Backcountry.com, a booming Utah-based online retailer of outdoor equipment, came under fire this week for what appears to be a scorched-earth legal campaign against small gear makers that use the term “backcountry” in their names.
The resulting backlash, much of it coming from the e-commerce giant’s own patrons, spurred the company to issue a public apology Wednesday and a promise to withdraw at least one of its lawsuits.
“We have heard your feedback and concerns, and understand we fumbled in how we pursued trademark claims recently. We made a mistake,” CEO Jonathan Nielsen said in “a letter to our community” posted to the brand’s website. “In an attempt to protect the brand we have been building for nearly 25 years, we took certain actions that we now recognize were not consistent with our values, and we truly apologize.”
The Colorado Sun broke the story, highlighting suits against a few companies, including the Utah firm formerly known as Backcountry eBikes, accusing the company of illegally highjacking the Backcountry trademark and seeking punitive damages from its proprietors.
Backcountry eBikes’ “conduct is extreme, outrageous, despicable, harmful, and/or in reckless disregard of Backcountry’s rights,” alleged the suit filed against that company’s principals, Dave Andre and Bryan Child, by the Salt Lake City law firm Durham Jones & Pinegar.
Some of the sued companies agreed to change their names in confidential settlements. Backcountry eBikes, which makes electric bikes rigged for hunting, is now known as Bakcou. Andre said Friday the terms of the settlement barred him from speaking about the case.
Known for its goat trademark, the Park City-based Backcountry has become a leading distributor of apparel and products used for camping, hiking, skiing, climbing and kayaking. It was launched by a couple of guys who loved backcountry skiing out of a Heber City garage more than 20 years ago, selling equipment for ski touring. Jim Holland and the late John Bresee sold out several years ago and Backcountry is now owned by the private equity firm TSG Consumer Partners, based in San Francisco. Holland continues to own a stake.
Thanks to the word’s branding power, with its connotations of adventure and pristine, remote landscapes, the “backcountry” term is commonly used by makers and retailers of gear for outdoor recreation and by mountain guides.
In Utah alone, the state Department of Commerce database contains 105 business listings using that term, from Backcountry Addicts to Backcountry Yogis. Many of these listings are duplicative or expired, or don’t engage in services that overlap with Backcountry.com’s. But plenty do, such as Backcountry Institute, launched by Alan Richards of Layton in 2016 to provide avalanche safety courses, and Backcountry Guiding and Outfitters based in Park City.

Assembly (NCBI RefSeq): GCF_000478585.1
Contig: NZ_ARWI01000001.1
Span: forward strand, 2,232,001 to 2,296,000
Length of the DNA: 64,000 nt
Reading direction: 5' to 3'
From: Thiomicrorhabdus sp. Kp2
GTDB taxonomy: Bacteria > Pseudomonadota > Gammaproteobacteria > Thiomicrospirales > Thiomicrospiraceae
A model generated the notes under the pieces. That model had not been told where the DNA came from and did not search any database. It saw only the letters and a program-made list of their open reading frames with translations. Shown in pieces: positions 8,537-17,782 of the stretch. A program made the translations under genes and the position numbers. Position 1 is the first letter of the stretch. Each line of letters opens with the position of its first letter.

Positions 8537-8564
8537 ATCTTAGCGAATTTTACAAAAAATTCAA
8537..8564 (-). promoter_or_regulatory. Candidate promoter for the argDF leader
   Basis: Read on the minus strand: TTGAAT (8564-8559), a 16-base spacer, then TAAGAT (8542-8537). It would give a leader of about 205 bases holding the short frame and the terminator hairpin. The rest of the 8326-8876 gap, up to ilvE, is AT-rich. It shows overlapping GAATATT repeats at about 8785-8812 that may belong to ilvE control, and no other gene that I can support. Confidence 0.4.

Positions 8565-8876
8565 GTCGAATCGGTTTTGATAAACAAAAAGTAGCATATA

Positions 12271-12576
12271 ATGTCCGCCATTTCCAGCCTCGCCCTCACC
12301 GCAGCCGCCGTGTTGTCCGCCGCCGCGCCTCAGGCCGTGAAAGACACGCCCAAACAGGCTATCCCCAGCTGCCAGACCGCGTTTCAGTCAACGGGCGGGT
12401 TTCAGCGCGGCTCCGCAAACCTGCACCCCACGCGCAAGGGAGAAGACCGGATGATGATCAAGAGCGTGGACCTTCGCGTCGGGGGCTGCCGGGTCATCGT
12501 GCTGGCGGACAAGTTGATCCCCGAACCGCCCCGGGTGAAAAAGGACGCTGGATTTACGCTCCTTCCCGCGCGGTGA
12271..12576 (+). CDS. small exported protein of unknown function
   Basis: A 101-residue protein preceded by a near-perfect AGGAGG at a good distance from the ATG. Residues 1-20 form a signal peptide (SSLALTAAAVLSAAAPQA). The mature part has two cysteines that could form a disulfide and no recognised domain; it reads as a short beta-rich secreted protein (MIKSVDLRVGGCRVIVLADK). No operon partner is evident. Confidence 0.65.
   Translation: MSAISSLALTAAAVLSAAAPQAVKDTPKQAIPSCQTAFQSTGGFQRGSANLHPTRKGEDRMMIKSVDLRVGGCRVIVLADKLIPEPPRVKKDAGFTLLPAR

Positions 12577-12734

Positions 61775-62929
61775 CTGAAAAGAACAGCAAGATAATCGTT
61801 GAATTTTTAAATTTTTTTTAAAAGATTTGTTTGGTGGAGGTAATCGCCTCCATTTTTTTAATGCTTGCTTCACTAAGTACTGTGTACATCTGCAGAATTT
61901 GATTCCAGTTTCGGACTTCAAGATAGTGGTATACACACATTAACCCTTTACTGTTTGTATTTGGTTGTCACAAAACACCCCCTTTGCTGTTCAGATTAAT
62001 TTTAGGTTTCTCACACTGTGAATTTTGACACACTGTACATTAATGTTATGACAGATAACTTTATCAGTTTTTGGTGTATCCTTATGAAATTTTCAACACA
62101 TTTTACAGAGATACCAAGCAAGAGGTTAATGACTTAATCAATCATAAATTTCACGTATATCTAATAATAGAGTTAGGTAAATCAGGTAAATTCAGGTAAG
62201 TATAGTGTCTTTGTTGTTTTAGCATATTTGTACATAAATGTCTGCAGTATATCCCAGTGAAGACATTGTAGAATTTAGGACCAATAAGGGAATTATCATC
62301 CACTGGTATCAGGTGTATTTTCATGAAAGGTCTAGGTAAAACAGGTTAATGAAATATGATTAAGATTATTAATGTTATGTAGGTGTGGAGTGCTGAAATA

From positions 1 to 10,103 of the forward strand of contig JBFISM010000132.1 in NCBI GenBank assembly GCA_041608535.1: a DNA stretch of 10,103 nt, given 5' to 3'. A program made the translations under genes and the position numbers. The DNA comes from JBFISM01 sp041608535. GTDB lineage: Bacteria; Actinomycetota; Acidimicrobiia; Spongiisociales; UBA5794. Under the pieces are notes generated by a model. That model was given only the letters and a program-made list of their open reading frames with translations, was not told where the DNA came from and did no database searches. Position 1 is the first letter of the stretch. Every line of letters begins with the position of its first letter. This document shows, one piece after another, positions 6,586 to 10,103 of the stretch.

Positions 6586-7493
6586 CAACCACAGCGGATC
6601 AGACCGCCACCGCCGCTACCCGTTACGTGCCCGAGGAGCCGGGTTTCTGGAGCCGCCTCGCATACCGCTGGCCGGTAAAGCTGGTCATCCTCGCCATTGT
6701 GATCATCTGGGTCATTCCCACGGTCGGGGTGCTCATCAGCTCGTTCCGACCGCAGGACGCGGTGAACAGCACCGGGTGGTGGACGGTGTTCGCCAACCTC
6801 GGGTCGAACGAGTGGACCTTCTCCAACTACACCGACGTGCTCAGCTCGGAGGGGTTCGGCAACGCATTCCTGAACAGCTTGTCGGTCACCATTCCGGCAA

According to court records, Backcountry.com began filing trademark suits against firms using the name last year, including two in U.S. District Court in Salt Lake City. One targeted a guiding firm called Backcountry Babes, based in Truckee, Calif., that leads women on skiing, cycling and climbing trips in the West. In the settlement, the company got to keep using the name.
Backcountry Babes Chief Executive Emily Hargraves said this week that the matter was confidential, and she could not discuss it.
The other Utah suit went after Dave Andre and his small bike-building firm, launched in 2016.
In 2017 and again in 2018, Backcountry.com sent Andre letters requesting that he stop using “infringing marks” in association with his bike company. Andre responded by denying there would be much confusion between the two companies’ marks, and he continued using the term backcountry, according to the suit.
Backcountry sued in July, alleging Andre’s commercial use of the term backcountry “will continue to cause irreparable harm to Backcountry’s rights in the Backcountry Marks and Backcountry Registrations and to its business reputation and goodwill.”
In response to The Colorado Sun story about the suits, a Facebook group formed, called Boycott BackcountryDOTcom, to rally outdoor enthusiasts to stand up to “corporate bullies" whose tactics threaten to put small outdoor companies out of business.
“Trademarking ‘backcountry’ is like trademarking ‘camping’ or ‘mountains,’” the group’s founder, Aaron Mattson, wrote in a post. “No one should own or enforce the trademark to it. It belongs to the community and shall not be appropriated. They are abusing the standards of the outdoor community.”
Less than a week after forming, the group now has nearly 17,000 members and its page contained hundreds of stinging posts directed at Backcountry.com’s legal campaign.
Mattson noted the company’s apology in a post but wrote that “it was obvious that it was not enough for this community, and that the vast majority will continue to boycott.”
Nielsen’s apology directly addressed criticism raised by the group, but he denied that his company was intent on “owning” the word backcountry or preventing others from using it. He said Backcountry tried to resolve its trademark disputes “amicably and respectfully, and we only took legal action as a last resort.” He then conceded the company mishandled the issue and promised to drop a pending suit against a firm called Marquette Backcountry.
“We will also reexamine our broader approach to trademarks to ensure we are treating others in a way that is consistent with the culture and values envisioned by our founders and embraced by our community,” Nielsen wrote. “We understand that this step we’ve taken may not be enough for some of you. The hope is that we can ultimately win back your trust, even if it takes time. We are grateful to be a part of your lives, providing you with great gear for your outdoor adventures, and all we want is to go back to doing what we do best. We intend to learn from this and become a better company.”